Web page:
BAMBOO HOSPITAL by

BAMBOO HOSPITAL

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KIRKUS REVIEW

This ""Story of a Missionary Family in Burma"" is based on the written records of Albert and Cora Henderson, as well as Katherine Read's memories of her parents (and her childhood) in Burma where they stayed for forty years. The Hendersons, young, dedicated to their (Baptist) missionary work and devoted to each other, went to Burma in 1893 and settled at the mission of Mongnal- believed by the natives to have been built on haunted grouped. In the first four years, only two patients came to Dr. Henderson for treatment. Then the Sawba sent him his bulldog who needed an extraction, then an elephant for minor surgery, and finally appointed him as his official physician-in-chief. In time the natives came to trust him particularly after his conversion of the local Witch Woman. They were left with infants to rear (whose mothers had died in childbirth and according to native custom should have been killed) and started an orphanage which grew from 1 to 60 children; they taught hygiene as well as school, brought up their own family of three, and made many lifelong friends as well as converts before moving to another province.... The glow of good deeds in the darker world of poverty, superstition and evil spirits gives this its warmth and human interest, although it is not as exceptional a story as say Alan Burgess' The Small Woman (Dutton).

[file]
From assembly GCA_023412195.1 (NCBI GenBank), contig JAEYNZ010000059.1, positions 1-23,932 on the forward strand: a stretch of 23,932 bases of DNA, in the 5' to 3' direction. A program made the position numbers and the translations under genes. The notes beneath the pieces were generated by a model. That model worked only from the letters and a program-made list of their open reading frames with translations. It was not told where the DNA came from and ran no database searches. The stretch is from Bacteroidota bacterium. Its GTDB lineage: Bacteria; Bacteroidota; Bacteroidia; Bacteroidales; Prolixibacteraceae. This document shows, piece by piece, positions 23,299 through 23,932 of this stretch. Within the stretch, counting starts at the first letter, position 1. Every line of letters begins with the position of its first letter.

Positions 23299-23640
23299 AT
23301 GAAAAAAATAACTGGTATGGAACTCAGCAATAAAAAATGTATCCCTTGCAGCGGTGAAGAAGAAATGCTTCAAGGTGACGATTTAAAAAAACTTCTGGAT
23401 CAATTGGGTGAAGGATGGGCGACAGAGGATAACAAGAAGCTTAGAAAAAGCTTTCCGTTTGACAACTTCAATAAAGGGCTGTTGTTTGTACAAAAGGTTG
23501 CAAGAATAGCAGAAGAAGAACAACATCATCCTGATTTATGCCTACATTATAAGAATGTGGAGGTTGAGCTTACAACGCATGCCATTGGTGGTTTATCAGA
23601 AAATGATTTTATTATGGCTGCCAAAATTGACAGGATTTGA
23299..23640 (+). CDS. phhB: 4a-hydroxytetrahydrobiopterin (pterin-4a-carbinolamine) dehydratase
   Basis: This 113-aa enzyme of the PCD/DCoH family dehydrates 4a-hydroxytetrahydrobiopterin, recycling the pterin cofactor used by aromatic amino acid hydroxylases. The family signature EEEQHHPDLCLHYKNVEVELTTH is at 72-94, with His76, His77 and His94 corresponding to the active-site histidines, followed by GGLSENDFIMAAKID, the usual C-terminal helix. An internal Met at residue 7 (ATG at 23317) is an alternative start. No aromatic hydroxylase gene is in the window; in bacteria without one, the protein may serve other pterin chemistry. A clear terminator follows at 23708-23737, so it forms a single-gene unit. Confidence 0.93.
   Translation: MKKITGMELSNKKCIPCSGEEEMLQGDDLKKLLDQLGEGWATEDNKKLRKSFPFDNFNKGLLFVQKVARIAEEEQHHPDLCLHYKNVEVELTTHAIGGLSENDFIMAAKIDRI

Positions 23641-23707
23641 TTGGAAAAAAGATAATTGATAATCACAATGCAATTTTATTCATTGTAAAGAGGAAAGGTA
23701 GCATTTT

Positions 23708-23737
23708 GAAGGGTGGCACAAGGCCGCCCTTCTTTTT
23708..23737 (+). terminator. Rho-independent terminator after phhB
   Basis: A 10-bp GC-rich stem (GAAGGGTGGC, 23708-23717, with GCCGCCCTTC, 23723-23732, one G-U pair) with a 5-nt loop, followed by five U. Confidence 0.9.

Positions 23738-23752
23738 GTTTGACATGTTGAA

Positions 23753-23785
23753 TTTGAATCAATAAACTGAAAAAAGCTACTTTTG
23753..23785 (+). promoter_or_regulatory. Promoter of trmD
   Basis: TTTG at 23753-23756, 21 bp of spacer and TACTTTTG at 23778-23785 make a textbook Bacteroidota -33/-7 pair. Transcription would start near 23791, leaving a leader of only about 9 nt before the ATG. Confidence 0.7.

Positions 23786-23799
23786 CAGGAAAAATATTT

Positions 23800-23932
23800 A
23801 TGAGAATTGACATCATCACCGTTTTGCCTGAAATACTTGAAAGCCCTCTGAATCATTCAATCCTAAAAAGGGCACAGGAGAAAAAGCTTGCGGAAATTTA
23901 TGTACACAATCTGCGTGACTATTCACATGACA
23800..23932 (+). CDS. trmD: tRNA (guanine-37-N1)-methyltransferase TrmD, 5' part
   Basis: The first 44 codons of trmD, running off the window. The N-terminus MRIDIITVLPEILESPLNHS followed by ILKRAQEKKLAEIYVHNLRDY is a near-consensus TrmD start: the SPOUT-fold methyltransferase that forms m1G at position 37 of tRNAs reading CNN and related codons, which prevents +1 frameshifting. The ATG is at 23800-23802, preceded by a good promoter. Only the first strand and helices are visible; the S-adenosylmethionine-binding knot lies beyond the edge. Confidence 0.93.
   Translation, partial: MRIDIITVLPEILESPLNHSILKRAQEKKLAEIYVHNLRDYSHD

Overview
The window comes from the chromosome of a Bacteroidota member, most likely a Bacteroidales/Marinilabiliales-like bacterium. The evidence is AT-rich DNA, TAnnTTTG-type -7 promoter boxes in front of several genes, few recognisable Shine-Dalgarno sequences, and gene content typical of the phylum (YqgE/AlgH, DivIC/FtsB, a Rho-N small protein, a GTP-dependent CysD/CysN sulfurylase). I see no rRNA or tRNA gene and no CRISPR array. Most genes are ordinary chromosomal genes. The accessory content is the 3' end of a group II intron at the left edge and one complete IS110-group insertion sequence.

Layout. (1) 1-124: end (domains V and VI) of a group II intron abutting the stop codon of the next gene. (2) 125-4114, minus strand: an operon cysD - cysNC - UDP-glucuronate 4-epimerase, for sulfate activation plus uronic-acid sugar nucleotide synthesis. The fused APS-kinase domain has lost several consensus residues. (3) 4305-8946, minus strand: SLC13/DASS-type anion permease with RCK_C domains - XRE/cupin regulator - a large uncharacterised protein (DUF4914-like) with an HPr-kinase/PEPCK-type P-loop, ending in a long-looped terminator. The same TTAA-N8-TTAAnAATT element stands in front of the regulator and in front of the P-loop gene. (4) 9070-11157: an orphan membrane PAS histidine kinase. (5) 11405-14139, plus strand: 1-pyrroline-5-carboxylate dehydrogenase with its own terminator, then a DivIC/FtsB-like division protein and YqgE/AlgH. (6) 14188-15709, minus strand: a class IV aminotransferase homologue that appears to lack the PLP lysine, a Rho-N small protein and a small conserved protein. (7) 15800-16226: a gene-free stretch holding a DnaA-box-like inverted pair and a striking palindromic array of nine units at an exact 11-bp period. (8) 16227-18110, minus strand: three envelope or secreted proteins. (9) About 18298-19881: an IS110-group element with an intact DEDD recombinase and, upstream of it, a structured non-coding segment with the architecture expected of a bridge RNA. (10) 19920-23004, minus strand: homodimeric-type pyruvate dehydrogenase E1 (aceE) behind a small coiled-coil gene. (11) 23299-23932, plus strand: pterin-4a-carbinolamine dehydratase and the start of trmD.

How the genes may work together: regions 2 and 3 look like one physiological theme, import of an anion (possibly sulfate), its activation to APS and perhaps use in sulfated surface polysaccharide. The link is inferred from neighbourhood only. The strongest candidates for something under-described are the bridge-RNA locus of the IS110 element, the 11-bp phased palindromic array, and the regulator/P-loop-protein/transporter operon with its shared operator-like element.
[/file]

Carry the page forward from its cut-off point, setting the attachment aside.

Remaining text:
Pub Date: June 15th, 1961
Publisher: Lippincott